There are a few takeaways from this, none of which suggest any radical departures from the status quo.
The first is the Fed is still very much wedded to its totally arbitrary, made-up, and novel notion of maintaining 2 percent inflation.
Second, the Fed plans to keep the target federal funds rate unchanged, at 0.25 percent. In other words, they plan to keep it where it’s been since March of 2020. The Fed is still on a crisis-stimulus footing as far as the target rate is concerned.
Third, the Fed will slow down its purchases of Treasury securities and mortgage-backed securities. This is still just a slowdown, not an end, to purchases. And it certainly is not a sell-off of securities.
This is also a slightly sped-up version of what had been announced back in November when the Fed was still talking about buying up $70 billion per month in Treasurys and $40 billion per month in mortgage-backed securities. The January plan is for $40 billion and $20 billion, respectively. Yet total assets are still on their way to $9 trillion:
But what does the Fed have planned beyond January? The answer is: nothing that could be termed a real “pivot” or departure from the recent past.
On this, Robert Armstrong at the Financial Times perhaps has one of the savvier views. He concludes that Powell pivot "is a tactical tweak by [the] Fed that remains very dovish indeed.”
All this talk of the Fed’s turn away from claiming inflation is “transitory” misses the point, Armstrong points out. The term is gone, but the strategy at the Fed is still the same—which means they really still embrace "transitory" in practice. Supporters of the “Powell pivot” thesis point to the Fed’s so-called dot plot, which reputedly shows what Fed board members think is in store for future rate hikes. Rates in the latest dot plot ticked up slightly, but hardly in any way that suggests a big change. Armstrong continues:
It is true that the dot plot … unambiguously shows the Fed eyeing higher rates sooner. As telegraphed, the Fed is acknowledging short rates will need to rise somewhat to hedge against persistent inflation. That is evident in the 2022 and 2023 dots. But the median forecast for rates in 2024 nudged up only a bit, from 1.75 per cent to just over 2 per cent. The longer run dots have stayed the same. In the background is the very clear fact that the committee thinks, with a high level of unanimity, that a short raising cycle, topping out at 2.5 per cent, will ensure that inflation is transitory. The committee’s median projection is that personal consumption expenditure inflation in 2022 will be 2.6 per cent, and it is unanimous in thinking that in 2023 it will be barely above 2 per cent. That is, above target inflation will last about a year. Everybody, say it together now: transitory!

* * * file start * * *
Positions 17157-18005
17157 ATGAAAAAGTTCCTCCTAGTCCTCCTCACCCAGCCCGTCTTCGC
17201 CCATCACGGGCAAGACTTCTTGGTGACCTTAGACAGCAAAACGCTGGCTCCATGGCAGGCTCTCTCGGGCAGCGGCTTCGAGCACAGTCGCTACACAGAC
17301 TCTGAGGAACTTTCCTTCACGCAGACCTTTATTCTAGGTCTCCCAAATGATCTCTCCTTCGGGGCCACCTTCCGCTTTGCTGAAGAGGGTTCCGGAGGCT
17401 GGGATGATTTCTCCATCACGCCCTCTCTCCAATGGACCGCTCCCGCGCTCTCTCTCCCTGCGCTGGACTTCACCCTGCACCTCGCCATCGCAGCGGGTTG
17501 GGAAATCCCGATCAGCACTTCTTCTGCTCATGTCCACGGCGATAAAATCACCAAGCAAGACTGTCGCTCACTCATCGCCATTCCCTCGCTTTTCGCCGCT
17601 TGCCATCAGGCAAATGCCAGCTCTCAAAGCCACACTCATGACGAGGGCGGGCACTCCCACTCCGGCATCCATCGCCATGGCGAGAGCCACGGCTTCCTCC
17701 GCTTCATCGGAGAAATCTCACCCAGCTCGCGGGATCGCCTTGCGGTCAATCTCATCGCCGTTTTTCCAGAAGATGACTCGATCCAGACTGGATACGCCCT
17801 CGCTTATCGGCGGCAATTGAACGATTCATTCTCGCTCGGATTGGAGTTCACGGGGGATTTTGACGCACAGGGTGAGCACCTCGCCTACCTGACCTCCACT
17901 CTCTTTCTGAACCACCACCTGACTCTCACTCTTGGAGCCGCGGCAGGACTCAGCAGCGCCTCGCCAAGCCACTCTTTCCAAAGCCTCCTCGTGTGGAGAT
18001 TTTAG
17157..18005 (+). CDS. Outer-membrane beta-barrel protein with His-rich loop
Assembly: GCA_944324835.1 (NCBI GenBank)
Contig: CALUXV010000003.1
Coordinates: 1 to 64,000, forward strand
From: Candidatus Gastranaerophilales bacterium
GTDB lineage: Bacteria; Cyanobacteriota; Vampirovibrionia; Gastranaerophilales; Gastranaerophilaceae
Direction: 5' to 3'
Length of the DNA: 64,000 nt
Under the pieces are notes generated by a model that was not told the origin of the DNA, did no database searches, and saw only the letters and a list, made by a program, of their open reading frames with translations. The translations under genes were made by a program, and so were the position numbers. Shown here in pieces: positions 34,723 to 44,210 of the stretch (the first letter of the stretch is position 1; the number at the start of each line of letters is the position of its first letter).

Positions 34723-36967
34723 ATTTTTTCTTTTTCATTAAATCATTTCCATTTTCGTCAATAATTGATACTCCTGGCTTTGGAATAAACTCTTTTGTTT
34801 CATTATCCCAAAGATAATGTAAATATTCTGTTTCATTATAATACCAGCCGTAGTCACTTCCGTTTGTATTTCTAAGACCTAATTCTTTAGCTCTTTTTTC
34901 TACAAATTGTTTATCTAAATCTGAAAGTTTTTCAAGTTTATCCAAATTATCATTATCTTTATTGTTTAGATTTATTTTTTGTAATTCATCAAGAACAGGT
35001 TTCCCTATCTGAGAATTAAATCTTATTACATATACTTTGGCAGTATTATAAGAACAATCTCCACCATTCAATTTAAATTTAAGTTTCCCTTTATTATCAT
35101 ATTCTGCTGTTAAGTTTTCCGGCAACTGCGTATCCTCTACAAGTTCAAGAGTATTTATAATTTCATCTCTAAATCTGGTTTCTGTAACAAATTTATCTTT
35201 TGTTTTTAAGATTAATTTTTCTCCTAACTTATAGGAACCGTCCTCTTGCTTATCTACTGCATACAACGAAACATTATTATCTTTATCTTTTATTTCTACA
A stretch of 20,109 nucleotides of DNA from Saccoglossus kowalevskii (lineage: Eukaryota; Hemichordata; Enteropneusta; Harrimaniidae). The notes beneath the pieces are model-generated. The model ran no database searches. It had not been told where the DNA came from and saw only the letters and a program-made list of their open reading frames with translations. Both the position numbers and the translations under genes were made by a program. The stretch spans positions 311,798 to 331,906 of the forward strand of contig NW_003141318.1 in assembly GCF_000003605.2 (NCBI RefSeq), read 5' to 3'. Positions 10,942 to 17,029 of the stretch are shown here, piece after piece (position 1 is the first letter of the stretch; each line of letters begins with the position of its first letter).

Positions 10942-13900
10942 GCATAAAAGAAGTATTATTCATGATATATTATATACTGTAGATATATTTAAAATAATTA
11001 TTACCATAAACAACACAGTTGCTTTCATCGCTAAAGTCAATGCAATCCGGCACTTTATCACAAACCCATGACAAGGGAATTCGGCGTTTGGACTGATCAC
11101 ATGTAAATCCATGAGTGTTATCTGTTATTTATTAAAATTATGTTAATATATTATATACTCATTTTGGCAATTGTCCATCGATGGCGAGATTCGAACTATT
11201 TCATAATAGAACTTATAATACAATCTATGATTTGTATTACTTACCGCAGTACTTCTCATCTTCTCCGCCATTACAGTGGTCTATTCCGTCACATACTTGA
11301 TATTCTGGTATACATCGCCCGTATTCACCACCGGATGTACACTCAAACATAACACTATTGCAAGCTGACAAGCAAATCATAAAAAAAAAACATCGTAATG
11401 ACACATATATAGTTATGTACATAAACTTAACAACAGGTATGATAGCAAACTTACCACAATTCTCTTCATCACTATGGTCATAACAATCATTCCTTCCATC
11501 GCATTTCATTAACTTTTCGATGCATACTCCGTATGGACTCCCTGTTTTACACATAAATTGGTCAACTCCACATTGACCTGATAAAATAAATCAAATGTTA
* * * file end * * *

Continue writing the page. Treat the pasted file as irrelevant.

As we can see above, a target rate of 2.5 or 2.6 percent is not a departure from the past decade. During that time, the Fed only dared raise the target rate to 2.5 percent, and it was then that the US started to run into some serious signs of trouble such as the repo panic of late 2019.
The fact this is all very tame is reflected in the market itself. The Dow surged after Powell’s supposedly hawkish remarks on Wednesday. And the bond market has barely budged. A look at this week's yield curve shows as much: yes, some short-term yields are up, but in the longer term, all is calm. Almost nobody is actually expecting significant increases in yields beyond the next couple of quarters. And why should they? The Fed gives us no reason to think so.
And finally, there is the issue that rarely gets mentioned: the regime itself wants to keep borrowing at very low interest rates. Yet the federal government continues to add to the national debt at breakneck speed. That means a lot of deficit spending, which means the feds need to sell a lot of bonds, which leads to upward pressure on interest rates.
The US government isn’t alone in this, of course. Even the International Monetary Fund now warns about “interest rate risks,” noting that global debt surged hugely in 2020, with half of that being government borrowing. But all this means the Federal Reserve will have to continue to be on hand to buy up Treasurys if it’s necessary to keep federal interest payments low. So, we shouldn’t expect any dramatic moves toward higher rates or any sell-offs of Fed assets.
The real mystery now lies in how little tightening will be required to send the economy into a recession or the markets into a downward trend. For now, that remains a total unknown.Author:
Ryan McMaken is a senior editor at the Mises Institute.